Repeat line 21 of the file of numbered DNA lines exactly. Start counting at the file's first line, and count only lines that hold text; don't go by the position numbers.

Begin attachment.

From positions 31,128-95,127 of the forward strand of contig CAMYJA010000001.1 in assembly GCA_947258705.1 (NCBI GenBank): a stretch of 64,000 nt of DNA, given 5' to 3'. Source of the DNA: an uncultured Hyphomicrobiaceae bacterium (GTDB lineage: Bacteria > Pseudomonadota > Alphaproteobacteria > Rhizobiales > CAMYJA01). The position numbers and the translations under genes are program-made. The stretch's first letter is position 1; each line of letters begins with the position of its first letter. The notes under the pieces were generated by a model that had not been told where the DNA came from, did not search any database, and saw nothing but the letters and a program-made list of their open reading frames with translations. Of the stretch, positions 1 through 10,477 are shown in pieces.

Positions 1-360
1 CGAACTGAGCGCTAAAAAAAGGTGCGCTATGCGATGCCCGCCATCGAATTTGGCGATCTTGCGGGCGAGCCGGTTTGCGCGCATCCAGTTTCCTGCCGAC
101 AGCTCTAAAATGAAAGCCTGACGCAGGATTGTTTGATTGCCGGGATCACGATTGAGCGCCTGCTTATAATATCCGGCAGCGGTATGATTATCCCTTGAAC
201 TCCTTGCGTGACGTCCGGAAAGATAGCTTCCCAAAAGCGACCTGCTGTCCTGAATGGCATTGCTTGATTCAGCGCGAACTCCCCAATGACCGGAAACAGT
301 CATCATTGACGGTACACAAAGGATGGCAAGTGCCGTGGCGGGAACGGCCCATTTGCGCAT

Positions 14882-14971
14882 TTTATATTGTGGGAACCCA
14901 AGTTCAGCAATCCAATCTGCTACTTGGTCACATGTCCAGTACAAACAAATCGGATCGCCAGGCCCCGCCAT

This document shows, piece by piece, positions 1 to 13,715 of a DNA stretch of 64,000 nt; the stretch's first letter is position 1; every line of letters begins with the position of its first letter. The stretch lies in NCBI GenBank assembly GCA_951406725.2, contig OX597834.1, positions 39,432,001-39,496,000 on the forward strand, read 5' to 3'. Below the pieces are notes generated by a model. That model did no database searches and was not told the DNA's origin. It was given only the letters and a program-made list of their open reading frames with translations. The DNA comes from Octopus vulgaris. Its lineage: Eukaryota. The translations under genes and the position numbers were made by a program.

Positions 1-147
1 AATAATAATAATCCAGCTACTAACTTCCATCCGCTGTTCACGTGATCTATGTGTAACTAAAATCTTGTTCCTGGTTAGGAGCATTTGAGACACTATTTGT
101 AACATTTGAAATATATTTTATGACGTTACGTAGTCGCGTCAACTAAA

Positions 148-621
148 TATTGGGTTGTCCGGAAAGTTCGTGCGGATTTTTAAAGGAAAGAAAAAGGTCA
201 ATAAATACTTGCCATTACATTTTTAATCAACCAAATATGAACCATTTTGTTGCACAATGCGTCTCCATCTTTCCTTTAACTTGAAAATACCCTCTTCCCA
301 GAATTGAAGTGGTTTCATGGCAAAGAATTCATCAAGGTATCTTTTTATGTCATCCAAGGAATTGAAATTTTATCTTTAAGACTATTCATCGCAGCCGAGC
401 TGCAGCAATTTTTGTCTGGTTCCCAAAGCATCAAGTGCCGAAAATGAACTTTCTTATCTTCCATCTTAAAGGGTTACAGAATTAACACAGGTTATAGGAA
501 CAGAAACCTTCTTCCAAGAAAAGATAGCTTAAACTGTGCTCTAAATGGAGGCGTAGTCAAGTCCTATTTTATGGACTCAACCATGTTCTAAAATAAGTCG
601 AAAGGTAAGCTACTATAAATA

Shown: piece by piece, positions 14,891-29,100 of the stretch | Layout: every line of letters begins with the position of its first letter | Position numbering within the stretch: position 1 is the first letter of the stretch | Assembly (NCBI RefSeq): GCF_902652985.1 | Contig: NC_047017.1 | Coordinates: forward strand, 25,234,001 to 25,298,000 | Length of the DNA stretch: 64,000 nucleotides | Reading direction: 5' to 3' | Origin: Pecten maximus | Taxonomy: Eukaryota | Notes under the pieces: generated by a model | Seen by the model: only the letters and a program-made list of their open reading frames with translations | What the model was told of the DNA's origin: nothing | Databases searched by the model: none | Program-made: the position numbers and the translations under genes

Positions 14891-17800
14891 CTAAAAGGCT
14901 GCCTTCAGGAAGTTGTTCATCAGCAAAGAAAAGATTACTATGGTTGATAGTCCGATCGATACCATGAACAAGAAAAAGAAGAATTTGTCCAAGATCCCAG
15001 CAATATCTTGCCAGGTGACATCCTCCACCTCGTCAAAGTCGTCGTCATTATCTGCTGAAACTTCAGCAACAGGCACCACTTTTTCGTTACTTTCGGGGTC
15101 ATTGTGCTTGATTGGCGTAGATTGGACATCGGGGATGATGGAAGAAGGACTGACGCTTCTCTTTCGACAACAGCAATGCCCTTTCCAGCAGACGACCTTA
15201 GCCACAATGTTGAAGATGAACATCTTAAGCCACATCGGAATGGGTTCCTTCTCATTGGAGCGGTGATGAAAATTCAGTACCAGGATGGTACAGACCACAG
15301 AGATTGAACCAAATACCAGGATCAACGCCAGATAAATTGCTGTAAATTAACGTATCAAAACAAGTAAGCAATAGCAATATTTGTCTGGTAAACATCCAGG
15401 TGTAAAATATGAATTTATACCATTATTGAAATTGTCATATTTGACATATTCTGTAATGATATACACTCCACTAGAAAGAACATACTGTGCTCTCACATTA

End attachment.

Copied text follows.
Shown: piece by piece, positions 14,891-29,100 of the stretch | Layout: every line of letters begins with the position of its first letter | Position numbering within the stretch: position 1 is the first letter of the stretch | Assembly (NCBI RefSeq): GCF_902652985.1 | Contig: NC_047017.1 | Coordinates: forward strand, 25,234,001 to 25,298,000 | Length of the DNA stretch: 64,000 nucleotides | Reading direction: 5' to 3' | Origin: Pecten maximus | Taxonomy: Eukaryota | Notes under the pieces: generated by a model | Seen by the model: only the letters and a program-made list of their open reading frames with translations | What the model was told of the DNA's origin: nothing | Databases searched by the model: none | Program-made: the position numbers and the translations under genes